UCAN needs your support
You are why we do what we do - report, describe, comment, review. It is to bring to your eyes just what life is like for believers across Asia that we publish UCAN.
But as you know, the effort needs to be sustained if it is to have continuing effect.
UCAN publishes some 150 stories a week in four languages across six websites. We are grateful to benefactors in Europe and the US who support us. But those countries and the Church there are under increasing financial strain and their generosity no longer covers our costs.
We need financial help from our readers to sustain our efforts. Our reporters, editors, video producers and photographers all have families and we need to support them. They do excellent jobs, but they can't do their jobs for nothing.
Will you help us to sustain UCAN? Please click here to help.
Thanks in anticipation.
Fr. Michael Kelly SJ
|Phone||:||+91 44 24940833, 24941102|
21, Santhome High Road
Chennai - 600 004
Tamil Nadu, India
The old diocese of Mylapore was erected by Pope Paul V on Jan. 9, 1606. The Vicariate Apostolic of Madras was created on July 4, 1832, and confirmed on April 25, 1834. This Vicariate Apostolic was raised to an Archepiscopal See on Sept. 1, 1886. The Diocese of Mylapore from the very beginning was under the Portuguese Padroado and in 1950 passed over to the jurisdiction of the Congregation for the Propagation of the Faith.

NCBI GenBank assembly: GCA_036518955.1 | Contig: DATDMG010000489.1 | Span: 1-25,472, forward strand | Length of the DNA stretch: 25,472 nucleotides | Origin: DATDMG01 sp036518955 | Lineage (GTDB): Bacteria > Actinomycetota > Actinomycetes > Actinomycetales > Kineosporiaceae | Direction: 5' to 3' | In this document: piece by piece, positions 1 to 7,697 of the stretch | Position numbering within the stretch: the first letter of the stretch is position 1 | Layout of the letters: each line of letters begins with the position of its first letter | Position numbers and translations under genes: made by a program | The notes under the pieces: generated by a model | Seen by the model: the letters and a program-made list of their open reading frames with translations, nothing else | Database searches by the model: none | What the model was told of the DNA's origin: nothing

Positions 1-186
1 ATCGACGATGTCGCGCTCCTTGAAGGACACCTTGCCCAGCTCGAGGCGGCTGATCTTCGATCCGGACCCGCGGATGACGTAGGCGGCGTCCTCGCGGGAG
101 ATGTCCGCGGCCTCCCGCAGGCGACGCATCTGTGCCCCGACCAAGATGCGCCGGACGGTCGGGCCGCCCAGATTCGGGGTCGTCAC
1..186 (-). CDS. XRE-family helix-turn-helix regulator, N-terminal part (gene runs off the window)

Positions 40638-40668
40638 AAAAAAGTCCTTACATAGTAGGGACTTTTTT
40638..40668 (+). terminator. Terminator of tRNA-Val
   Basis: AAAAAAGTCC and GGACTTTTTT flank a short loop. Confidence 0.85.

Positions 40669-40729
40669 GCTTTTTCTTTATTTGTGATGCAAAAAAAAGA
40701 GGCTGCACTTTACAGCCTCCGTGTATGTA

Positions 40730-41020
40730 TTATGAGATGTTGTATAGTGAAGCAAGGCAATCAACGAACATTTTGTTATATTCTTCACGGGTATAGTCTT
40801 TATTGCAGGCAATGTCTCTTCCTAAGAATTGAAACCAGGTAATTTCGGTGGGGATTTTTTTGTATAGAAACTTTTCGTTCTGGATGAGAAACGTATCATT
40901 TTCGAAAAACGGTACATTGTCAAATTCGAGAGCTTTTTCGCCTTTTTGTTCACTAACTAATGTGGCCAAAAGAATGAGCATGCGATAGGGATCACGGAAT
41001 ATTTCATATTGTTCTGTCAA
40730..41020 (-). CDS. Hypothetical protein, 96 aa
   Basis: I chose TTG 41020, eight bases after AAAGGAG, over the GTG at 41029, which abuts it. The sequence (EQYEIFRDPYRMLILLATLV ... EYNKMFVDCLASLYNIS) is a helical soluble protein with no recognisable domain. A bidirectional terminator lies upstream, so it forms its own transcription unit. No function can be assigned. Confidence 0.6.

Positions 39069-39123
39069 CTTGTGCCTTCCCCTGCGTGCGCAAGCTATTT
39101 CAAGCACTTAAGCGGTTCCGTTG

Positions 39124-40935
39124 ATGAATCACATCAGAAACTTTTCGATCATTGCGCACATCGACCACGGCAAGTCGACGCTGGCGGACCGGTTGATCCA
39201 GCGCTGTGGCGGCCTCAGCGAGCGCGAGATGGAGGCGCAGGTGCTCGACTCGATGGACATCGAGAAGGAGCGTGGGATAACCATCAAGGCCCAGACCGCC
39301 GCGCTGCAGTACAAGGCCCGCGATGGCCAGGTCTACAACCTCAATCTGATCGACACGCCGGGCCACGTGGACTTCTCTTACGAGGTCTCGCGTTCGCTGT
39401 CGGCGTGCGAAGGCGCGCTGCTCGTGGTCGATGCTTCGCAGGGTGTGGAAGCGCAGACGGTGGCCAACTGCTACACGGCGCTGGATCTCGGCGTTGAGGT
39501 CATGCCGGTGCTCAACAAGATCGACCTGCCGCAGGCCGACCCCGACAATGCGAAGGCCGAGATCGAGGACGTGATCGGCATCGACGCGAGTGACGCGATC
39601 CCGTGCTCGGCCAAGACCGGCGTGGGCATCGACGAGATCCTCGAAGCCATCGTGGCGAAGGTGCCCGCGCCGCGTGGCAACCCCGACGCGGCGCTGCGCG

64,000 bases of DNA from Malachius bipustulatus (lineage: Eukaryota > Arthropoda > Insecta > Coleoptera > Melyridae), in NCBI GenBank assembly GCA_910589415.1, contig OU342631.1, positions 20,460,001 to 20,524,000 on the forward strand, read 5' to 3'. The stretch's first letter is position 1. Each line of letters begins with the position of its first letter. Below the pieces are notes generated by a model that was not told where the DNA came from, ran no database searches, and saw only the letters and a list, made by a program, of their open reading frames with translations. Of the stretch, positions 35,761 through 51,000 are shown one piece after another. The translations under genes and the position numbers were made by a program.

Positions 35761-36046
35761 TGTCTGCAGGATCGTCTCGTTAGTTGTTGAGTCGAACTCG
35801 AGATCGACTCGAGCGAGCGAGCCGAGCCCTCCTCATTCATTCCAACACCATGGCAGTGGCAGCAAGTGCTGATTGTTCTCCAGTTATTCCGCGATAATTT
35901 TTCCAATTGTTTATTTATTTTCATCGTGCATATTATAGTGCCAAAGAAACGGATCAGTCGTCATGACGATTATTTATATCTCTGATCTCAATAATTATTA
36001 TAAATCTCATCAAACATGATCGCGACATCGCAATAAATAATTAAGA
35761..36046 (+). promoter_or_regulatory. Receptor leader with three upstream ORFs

By the Apostolic Constitution Ex- Primaevae Ecclesiae of Jan. 13, 1952, a portion of the Archdiocese of Madras and Diocese of Mylapore were dismembered. From the western portion of the Archdiocese of Madras, the Diocese of Vellore was created. The extreme southern portion of the Diocese of Mylapore was made the Diocese of Thanjavur. From the remaining portions, a new archdiocese was created on Nov. 14, 1952, to be known as the Archdiocese of Madras-Mylapore.
The archdiocesan territory covers a land area of 3,160 square kilometers and includes the city of Chennai (formerly called Madras) and the civil district of Thiruvallur. The area has a population of 7,098,401, according to the government census in 2001.
The per capita income in the archdiocesan territory is 27,050 rupees (US$611) per annum. The territory has petrochemical, automobile, dairy, fishing, garment manufacturing, agriculture, hotel and information technology industries. Chennai city has a major port facility.
Ethnic groups in the territory include Anglo-Indians, Gujarathis, Malayalees, Marwaris, Tamils and Telugus. Most of the people speak Tamil but there is a considerable number of people who speak English, Telugu, Malayalam and Hindi. The local literacy rate is 81.14 percent.